Food safety is the most basic principle for anyone dealing with or serving food, but it’s also just good business.
While keeping your customers safe and healthy when consuming your food may be a given when establishing your business strategy, the most astute operators do in fact plan for food safety as a top business priority. In this article, we outline the top reasons why food safety should be moving to the top of your business strategy.
At the end of the day, a food safety mishap puts both guests and staff in harm’s way. That is the most obvious reason to have food safety guidelines become a pillar of your business. But you should also be aware of the material impact it can have on your business.
A food safety problem could lead to a negative customer experience, and have a lasting impact on customer loyalty. We can all relate to how this plays out in other industries.
For example, if you’ve ever had a particularly negative experience with a specific airline, you will likely go out of your way to avoid flying with them again. You may even share your experience with and inspire others around you to avoid using the airline as well, for fear of them having a similar experience.
The same goes for food – any customer involved in a food safety issue at your store will likely not return and may even tell other customers about their experience, causing a chain reaction.
This is especially harmful to restaurants that rely on a stable, community-centered customer base. Your customers are trusting you to prepare safe food and will hold you accountable if you don’t live up to this promise.
If your store is part of a larger national franchise, a food safety incident at just one location could cause unfavorable speculation and attention for the entire national/international brand.
“Consumers have long memories, and there is no such thing as an isolated incident anymore. Focusing on food safety in this digital, social-media-powered era is more important than ever before.”, Food Safety Tech states.
Customers and the media may see one isolated incident as part of a major operational oversight or poor staff training. If the food safety issue rises to local or national media coverage, your business could be at risk of losing a sizable amount of support.
Both of the issues above can result in a damaged reputation for your business. As seen in the case of Chipotle’s food safety issues, a tainted reputation can last for years, even once you’ve overhauled and restructured your food safety strategy.
The unfavorable memory of one singular food safety incident may stay with customers for years and is reason enough to consider investing in food safety.
Surprise (and even planned) inspections underscore the importance of organized and systemic food safety practices. If an inspector were to come in and find that food safety logs had not been brought up to date, or seen that an employee chose not to perform a specific task, this could mean trouble for your business.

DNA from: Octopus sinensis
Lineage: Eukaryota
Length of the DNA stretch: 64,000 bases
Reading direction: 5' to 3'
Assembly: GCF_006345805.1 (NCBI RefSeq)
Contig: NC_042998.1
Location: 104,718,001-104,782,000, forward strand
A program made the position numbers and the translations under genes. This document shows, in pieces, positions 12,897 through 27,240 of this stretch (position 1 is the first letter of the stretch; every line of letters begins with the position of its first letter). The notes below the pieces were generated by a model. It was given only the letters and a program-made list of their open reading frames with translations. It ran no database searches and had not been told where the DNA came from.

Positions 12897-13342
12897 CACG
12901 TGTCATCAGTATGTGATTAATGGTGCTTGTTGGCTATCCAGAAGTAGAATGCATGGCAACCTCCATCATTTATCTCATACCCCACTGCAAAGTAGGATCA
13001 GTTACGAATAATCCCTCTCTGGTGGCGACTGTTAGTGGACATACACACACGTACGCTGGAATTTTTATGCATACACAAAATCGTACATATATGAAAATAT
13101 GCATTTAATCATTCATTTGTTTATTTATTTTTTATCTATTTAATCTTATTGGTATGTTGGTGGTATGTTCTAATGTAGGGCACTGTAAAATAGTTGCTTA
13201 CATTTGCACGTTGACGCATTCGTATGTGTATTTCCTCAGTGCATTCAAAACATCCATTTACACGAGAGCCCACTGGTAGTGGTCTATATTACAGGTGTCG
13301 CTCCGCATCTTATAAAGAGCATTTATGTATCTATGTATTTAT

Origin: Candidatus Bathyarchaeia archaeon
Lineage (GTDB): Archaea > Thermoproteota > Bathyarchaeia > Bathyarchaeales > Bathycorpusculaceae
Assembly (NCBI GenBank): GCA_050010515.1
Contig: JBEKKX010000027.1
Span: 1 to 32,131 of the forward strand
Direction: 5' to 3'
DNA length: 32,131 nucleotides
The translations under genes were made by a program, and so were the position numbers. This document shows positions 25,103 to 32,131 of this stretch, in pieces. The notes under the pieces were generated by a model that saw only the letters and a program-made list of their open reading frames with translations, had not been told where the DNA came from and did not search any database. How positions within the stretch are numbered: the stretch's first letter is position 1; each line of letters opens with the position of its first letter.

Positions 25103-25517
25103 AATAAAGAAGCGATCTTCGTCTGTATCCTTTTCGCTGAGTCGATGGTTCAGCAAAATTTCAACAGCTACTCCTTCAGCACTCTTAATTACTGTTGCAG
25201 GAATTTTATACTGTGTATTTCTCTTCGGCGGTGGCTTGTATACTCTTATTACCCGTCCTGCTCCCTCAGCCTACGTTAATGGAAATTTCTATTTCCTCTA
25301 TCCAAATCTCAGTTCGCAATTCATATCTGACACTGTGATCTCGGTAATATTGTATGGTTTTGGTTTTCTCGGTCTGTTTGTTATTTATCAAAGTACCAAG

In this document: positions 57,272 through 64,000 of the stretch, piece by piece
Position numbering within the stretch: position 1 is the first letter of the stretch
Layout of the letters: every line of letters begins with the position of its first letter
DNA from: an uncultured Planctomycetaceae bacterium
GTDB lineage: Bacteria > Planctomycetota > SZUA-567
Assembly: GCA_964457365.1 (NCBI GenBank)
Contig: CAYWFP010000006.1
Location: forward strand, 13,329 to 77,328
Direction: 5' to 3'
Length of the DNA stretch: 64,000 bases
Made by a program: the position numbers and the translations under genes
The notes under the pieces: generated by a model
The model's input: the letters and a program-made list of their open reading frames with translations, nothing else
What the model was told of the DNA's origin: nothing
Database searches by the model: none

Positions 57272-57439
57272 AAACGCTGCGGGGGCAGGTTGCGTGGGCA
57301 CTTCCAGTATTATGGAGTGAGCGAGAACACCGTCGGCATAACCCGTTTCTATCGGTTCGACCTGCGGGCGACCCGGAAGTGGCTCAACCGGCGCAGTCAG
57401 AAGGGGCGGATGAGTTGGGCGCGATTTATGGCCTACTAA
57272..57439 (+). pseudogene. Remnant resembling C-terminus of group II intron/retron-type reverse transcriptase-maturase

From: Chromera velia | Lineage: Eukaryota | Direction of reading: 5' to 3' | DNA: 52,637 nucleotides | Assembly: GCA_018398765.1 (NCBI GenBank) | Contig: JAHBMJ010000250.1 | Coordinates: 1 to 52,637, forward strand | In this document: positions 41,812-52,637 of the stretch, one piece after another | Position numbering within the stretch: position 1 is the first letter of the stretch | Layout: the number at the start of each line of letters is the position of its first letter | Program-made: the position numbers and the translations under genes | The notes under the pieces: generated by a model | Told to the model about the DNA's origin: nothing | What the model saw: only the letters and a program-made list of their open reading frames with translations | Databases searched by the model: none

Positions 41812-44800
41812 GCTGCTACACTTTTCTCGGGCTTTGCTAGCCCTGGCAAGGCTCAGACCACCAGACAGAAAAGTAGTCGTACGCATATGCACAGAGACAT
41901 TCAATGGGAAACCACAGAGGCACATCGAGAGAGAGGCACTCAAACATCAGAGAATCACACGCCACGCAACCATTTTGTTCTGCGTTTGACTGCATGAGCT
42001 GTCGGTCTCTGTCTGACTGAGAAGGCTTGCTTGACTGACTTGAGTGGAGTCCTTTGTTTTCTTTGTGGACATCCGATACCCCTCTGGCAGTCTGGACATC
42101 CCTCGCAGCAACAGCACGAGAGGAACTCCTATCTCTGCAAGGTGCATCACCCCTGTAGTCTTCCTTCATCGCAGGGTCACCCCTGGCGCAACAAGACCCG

In this situation, an inspector could choose to fine your operations or even shut down your store altogether. Investing in a food safety program can help to avoid these risks, by ensuring that your store is always prepared for these situations.
Along with the loss of trust and reputation after a food safety incident, there are also significant material consequences, one being potential lawsuits and settlements. In fact, many lawyers specialize in prosecuting food safety cases, and these settlements can range from $30,000 to price tags in the millions.
In some extreme cases, paying a fine or legal settlement can cost an owner their entire business.
Of course, there are precautions you can take to avoid paying those hefty legal fees in the event of a food safety emergency. A general liability insurance policy typically covers legal fees related to food safety mishaps.
However, similarly to any insurance policy, there are limits and exceptions to what your policy will cover. And in the case of a food safety incident, your insurance provider may increase your premium to adjust for your business’ new risk level.
Lastly, you may also need to pay for more food safety training hours, and cope with extra staffing needs while that training takes place. On top of dealing with the potential revenue loss from skeptical customers, this could impact your bottom line.
We point out these potential issues not to scare foodservice operators, but to underscore the importance of food safety. It is something every business should not only consider and invest in, but position as a major pillar of internal and external culture.
Food safety begins at the top. Management should stress its importance and not only offer stringent guidelines but also provide staff with the tools they need to ensure every meal is made safely. This may mean investing in a digital food safety solution that makes food safety simple, efficient, and eventually, second-nature to your employees.
Stay tuned for more blog posts with tips and how-tos for incorporating food safety in your own operations.